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Topic: Making a Weighted Jacket For an Autistic Child  (Read 5260 times)
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« on: March 05, 2007 12:08:26 PM »

A friend of mine recently came to me looking for help.  Her younger brother is autistic, and her family is looking for someone to make a weighted jacket to help his sensory integration issues.  I've done some looking around, but all I really know is that the weights should be on the shoulders and upper back, almost giving a hugging sensation. 

Ideally, I want it to look basically like the rest of his clothing.  I'm not sure how functional he is, but he's going to come into contact with other people, and presumably other kids, and it doesn't make his life easier if he looks like a freak.  I'm tempted to add a bit of quilt batting to even out the bulk and make sure he's not being poked by any weights, but I don't want it to be too heavy or warm. 

What else should I know?  Has anyone got any experience seeing these in use?  One vest I saw had riveted "fidget-proof" buttons; should I be looking for something like that?

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« Reply #1 on: March 05, 2007 07:20:27 PM »

I used to work in the special education field - working a lot with kids with autism.  I've only seen a few weighted vest being used, and it's been a few years.  The ones that I've seen are pretty blah as far as design, more functional than stylish.  A lot of times the closure is velcro.

Here's a site that might give you some ideas and more information:

You can also look up sensory intergration therapy to see what you come up with.

« Reply #2 on: March 06, 2007 05:39:19 PM »

I have no experience with this at all but it got me thinking.
I recently bought a hot pack which was a corduroy bag filled with grain. Quite heavy but very soft and tactile. Where I bought it from also made little cape like bags designed to fit around the top of the shoulders and neck. Essentially a half moon with segments sewn in it to stop the grains all falling to the wider edge.
I was wondering if you made a jacket/vest with built in pouches you could insert gain filled bags where necessary and remove them for washing. Then you don't have sharp edges on weights to worry about.
Maybe something a little like this:
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« Reply #3 on: March 31, 2007 10:20:20 PM »

I have made a weighted vest for SI therapy...  There is a lady online  who sells the pattern but you don't need it and it's expensive.

You could not tell that the vest I made was anything other than an ordinary vest.  I will see if I kept the specific directions but in the meantime, all I did was get a child's vest pattern... 

Buy fabric for vest & coordinating fabric for lining.  You will need a little extra lining fabric.  I cut strips of lining that was the same width as the back & side panels (including seam allowance).  I cut it as long as the distance from just below the arm holes down to the bottom edge of vest, plus another inch or so to add a rolled hem to the top edge...  in all I had 3 panels (2 sides, one back) cut from lining.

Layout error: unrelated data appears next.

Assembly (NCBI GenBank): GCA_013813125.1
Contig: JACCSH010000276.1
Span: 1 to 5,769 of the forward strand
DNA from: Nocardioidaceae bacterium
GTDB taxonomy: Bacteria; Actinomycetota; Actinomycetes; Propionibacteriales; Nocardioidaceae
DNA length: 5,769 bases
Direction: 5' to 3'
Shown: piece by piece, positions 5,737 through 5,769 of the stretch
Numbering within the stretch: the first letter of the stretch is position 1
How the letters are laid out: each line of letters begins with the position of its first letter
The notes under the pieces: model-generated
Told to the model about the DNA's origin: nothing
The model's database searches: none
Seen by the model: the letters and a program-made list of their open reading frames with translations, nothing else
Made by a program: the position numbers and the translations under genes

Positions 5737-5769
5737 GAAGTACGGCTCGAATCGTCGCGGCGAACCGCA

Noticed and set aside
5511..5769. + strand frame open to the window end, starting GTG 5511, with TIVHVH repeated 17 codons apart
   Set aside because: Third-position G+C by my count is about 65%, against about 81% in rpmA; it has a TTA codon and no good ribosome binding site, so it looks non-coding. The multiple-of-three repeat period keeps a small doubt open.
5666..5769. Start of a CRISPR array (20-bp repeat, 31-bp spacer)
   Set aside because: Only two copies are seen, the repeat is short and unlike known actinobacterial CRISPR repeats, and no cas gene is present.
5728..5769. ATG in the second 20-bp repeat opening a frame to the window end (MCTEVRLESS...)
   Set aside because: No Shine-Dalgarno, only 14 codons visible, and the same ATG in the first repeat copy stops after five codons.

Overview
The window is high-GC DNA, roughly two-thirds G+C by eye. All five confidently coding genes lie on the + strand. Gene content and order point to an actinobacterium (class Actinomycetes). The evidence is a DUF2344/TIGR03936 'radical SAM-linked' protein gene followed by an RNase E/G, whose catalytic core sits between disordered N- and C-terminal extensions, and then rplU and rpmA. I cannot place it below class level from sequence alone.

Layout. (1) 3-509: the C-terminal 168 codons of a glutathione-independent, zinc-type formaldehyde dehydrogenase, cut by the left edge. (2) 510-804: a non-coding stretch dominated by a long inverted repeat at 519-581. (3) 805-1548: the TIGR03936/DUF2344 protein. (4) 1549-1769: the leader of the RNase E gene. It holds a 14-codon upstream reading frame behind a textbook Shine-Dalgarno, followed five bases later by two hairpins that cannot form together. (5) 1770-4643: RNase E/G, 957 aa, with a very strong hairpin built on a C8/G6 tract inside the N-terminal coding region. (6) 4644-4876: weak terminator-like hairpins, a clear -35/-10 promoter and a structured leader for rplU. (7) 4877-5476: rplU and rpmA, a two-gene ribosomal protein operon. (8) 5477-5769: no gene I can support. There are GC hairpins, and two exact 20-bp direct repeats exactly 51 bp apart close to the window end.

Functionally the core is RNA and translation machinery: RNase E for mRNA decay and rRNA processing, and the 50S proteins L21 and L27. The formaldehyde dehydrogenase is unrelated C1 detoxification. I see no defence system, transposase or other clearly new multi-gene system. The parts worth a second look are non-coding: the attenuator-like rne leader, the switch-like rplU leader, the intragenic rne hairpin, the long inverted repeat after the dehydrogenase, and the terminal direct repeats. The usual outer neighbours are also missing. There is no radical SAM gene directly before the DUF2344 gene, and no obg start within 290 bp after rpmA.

Someone suggested I just make a patch pocket and top stitch it to the lining but I was worried the weight would stress the seams.  So first I did a double fold hem (turn down 1/2" then another 1/2", then topstich close to edge) on the top edges of the pockets.

Next baste the pockets onto the lining back and sides.  Again, make sure it is not so high that it will get stuck in the SA for the armholes. 
Once you have the pockets basted in place, Measure them and figure out how to divide them.  I think I divided sides in halves and back in thirds or 4ths.  Mark location and then topstich entire height of pocket (so from top edge of pocket down to bottom/hem edge of vest).  So when you get the vest put together, you'll have lots of little pockets that go around the entire inside of the vest. 

I forgot about the bottons & buttonholes, so my pockets went all the way to the edge but you couldn't use the full width of them because of the buttons/holes.  No big deal but I pass it on in the event that design flaws like that will annoy you.   Tongue  You might want to TS the bits that can't be used closed (top of pocket above button placket and top to bottom next to where button/holes will end up).

OK, so if you're following me at this point, you have your lining pieces with finished pockets on them.  Sew the lining together as directed...side seams & shoulders.  Now sew together the 3 pieces of the outer vest.  I guess you also need to add interfacing to either lining or vest along center fronts to reinforce for buttons/holes (I'm doing this all from memory LOL).

Next, sew the lining & vest together... sew RS together, leaving a hole for turning.  You can either hand stitch the hole closed or you can top stitch around the whole thing, making sure to get the hole closed.   Yee-haw!  Unless I have forgotten anything you should be almost done.

Add your buttons & buttonholes and admire your handiwork.  They can weight the vest with packs of modelling clay or you can make rice pack "bean bags" of various weights to fit in the pocket sections.  My understanding is that the clay makes it very easy to adjust the weight (wrap it in ziploc type bags).  YOu can add snaps or velcro to keep pockets shut but  I didn't and never got feedback that it was a problem.

I see no reason why you couldn't do the same w/a jacket or top...as long as you line it.  Otherwise you'll do the TSing to make the pocket segements and it will show through on the outside.  With the lining you can't tell it's anything but a normal top.  The mom cried when it was done. Grin